A team from MIT’s Computer Science and Artificial Intelligence Lab (CSAIL) and Israel’s Weizmann Institute of Science have developed a way to let audience members experience 3D films in a movie theater without the bulky glasses.
They call it Cinema 3D, and it uses a special array of lenses and mirrors that let an audience member watch a 3D movie anywhere in a theater.
“Existing approaches to glasses-free 3D require screens whose resolution requirements are so enormous that they are completely impractical,” says MIT professor Wojciech Matusik, one of the coauthors of a research paper related to the project. “This is the first technical approach that allows for glasses-free 3D on a large scale.”
Cinema 3D works so that people only have to move their heads over a small range of angles, which is limited by the width of their seat, according to an MIT announcement. This means it would be enough to display the images to narrow angles and replicate it all to the seats in a theater. The technology, currently a prototype, needs to be developed further so 3D visuals can be show to people through things like billboards or advertisements in a store.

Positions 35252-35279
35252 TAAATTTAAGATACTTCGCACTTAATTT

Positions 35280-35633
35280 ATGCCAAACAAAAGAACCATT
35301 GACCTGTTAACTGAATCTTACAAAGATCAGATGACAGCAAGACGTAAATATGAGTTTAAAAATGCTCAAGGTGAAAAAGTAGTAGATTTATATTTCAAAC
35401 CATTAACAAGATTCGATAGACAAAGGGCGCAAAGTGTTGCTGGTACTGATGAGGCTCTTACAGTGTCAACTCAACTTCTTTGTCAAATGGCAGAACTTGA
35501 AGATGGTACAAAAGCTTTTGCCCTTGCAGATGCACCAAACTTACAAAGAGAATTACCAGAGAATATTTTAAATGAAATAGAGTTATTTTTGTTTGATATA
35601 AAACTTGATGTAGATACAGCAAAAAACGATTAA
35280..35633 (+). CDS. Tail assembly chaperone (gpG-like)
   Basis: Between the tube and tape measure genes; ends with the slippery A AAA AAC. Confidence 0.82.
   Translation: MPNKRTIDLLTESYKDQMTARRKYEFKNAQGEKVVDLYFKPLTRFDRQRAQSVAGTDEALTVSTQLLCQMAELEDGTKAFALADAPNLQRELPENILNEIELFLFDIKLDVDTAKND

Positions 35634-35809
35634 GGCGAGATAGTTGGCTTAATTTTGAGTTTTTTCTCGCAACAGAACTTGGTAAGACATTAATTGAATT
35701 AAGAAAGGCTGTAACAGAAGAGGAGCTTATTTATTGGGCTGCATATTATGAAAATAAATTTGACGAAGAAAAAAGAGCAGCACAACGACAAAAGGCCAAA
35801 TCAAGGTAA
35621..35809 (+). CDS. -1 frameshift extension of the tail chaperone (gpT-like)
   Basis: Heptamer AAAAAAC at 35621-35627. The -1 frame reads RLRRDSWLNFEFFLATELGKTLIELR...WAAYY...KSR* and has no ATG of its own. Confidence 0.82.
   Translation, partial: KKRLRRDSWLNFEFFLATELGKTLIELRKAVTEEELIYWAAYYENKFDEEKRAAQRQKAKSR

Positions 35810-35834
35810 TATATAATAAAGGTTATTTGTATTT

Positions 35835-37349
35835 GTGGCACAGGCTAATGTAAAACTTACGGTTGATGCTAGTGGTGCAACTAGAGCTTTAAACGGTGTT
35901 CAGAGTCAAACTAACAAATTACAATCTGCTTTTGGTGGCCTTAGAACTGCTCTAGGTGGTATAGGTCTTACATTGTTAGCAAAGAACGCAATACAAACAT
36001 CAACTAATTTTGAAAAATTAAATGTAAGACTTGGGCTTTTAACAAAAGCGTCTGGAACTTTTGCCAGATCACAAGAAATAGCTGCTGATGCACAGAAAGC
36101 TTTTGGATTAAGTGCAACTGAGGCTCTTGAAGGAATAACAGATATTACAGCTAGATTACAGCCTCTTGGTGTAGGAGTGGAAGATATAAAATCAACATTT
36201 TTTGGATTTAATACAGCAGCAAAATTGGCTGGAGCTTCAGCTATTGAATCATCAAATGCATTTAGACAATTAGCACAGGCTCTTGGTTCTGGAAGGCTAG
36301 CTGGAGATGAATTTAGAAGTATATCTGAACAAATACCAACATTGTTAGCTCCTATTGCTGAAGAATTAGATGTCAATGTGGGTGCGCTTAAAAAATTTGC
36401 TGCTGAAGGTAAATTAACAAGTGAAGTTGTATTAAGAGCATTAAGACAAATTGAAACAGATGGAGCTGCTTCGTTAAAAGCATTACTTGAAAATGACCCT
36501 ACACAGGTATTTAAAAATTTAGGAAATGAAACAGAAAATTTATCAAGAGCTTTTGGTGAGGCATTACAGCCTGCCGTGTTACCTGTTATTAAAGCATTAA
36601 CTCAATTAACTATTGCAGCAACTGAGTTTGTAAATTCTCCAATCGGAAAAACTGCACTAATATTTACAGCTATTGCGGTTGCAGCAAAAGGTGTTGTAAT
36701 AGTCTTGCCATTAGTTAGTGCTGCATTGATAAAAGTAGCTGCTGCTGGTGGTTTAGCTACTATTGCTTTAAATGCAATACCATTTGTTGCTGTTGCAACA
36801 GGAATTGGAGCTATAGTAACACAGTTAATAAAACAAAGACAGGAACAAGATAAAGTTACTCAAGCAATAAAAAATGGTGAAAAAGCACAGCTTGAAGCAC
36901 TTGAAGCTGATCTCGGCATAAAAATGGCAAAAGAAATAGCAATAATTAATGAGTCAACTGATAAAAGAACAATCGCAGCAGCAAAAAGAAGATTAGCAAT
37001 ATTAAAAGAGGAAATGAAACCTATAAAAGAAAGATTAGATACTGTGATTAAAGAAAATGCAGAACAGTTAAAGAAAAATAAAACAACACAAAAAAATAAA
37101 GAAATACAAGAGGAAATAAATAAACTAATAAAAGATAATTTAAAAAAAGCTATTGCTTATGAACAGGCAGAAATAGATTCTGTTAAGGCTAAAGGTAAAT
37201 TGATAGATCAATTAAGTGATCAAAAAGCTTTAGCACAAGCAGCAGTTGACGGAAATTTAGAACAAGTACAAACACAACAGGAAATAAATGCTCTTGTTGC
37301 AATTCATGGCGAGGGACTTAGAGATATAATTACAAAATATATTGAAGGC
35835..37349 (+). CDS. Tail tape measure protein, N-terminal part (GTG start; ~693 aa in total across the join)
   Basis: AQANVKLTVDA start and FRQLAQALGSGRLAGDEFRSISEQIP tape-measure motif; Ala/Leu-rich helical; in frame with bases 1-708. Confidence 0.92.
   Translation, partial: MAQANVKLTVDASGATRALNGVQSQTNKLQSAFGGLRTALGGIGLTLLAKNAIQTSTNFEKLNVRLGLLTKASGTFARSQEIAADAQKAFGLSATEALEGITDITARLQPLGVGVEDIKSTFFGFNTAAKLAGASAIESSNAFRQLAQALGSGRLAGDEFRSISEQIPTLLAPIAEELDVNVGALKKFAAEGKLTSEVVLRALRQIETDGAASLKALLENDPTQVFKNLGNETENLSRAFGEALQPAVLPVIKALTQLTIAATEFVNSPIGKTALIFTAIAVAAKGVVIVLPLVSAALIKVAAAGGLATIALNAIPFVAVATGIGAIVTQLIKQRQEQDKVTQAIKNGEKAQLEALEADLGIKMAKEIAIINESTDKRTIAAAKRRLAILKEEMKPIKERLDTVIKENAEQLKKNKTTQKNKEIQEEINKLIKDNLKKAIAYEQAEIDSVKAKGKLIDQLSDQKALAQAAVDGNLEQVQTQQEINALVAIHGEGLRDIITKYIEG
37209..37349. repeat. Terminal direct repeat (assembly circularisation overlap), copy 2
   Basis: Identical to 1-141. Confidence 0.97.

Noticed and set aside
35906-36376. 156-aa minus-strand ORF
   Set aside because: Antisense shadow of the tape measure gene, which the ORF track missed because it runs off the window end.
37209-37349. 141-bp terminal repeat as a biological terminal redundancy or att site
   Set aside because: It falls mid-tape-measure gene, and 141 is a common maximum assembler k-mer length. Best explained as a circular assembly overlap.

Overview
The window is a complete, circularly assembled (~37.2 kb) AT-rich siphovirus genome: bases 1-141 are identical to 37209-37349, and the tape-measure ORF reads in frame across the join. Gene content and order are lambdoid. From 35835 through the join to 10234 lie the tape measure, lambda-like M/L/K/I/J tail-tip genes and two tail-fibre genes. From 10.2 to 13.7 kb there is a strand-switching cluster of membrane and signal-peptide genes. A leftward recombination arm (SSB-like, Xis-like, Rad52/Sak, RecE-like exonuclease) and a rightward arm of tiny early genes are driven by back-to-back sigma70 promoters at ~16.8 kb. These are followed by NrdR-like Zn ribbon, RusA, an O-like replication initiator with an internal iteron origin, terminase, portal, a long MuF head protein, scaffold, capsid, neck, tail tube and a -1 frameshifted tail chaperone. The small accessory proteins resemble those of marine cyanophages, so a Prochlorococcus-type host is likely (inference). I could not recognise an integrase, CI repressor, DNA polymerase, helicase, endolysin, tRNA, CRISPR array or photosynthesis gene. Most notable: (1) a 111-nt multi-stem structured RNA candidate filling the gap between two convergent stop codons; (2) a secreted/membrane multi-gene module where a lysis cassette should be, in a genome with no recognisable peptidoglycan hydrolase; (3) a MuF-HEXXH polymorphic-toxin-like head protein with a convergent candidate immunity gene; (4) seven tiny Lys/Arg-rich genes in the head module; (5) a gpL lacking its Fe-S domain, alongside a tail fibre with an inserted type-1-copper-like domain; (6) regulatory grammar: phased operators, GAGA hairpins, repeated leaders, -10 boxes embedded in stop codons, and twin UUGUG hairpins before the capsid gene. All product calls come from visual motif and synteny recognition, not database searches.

Synopsys releases version 3.8 of Seeker
Synopsys has released version 3.8 of Seeker, which analyzes web application code and data flows using a technique called Interactive Application Security Testing.
Seeker 3.8 comes with security analysis improvements, as well as better usability and technology support. It is also able to detect vulnerabilities in web applications’ open-source and third-party software components through a turnkey integration with Synopsys’ Protecode Supply Chain technology, according to the company.
Seeker 3.8 has been improved so it is easier to use and easier to deploy, which helps for those in enterprise development and testing environments. The release includes support for both MongoDB and PHP 7, which allows it to work with more web applications or services.
Yahoo sells to Verizon
Yahoo was once worth US$125 billion during its glory days, but recently its core operating business was sold to Verizon for $4.8 billion. Yahoo joins AOL, the first web portal that Verizon bought just last year, according to a Forbes Tech report.
According to the report, Yahoo’s CEO Marissa Mayer will depart by the deal’s conclusion, with severance pay worth more than $50 million.
In Mayer’s final letter to all the Yahoo users, she wrote, “Yahoo is a company that changed the world…Yahoo humanized and popularized the web, e-mail, search, real-time media, and more.”
She also wrote that Verizon will open the door to new distribution opportunities, since it has more than 100 million wireless customers and a shared view of mobile and video ad tech.
Part of the downfall of Yahoo, according to the Forbes report, is because the attention of the world shifted from desktop to smartphone apps. The company missed its opportunity to convert its users into “more than just a portal,” said the report.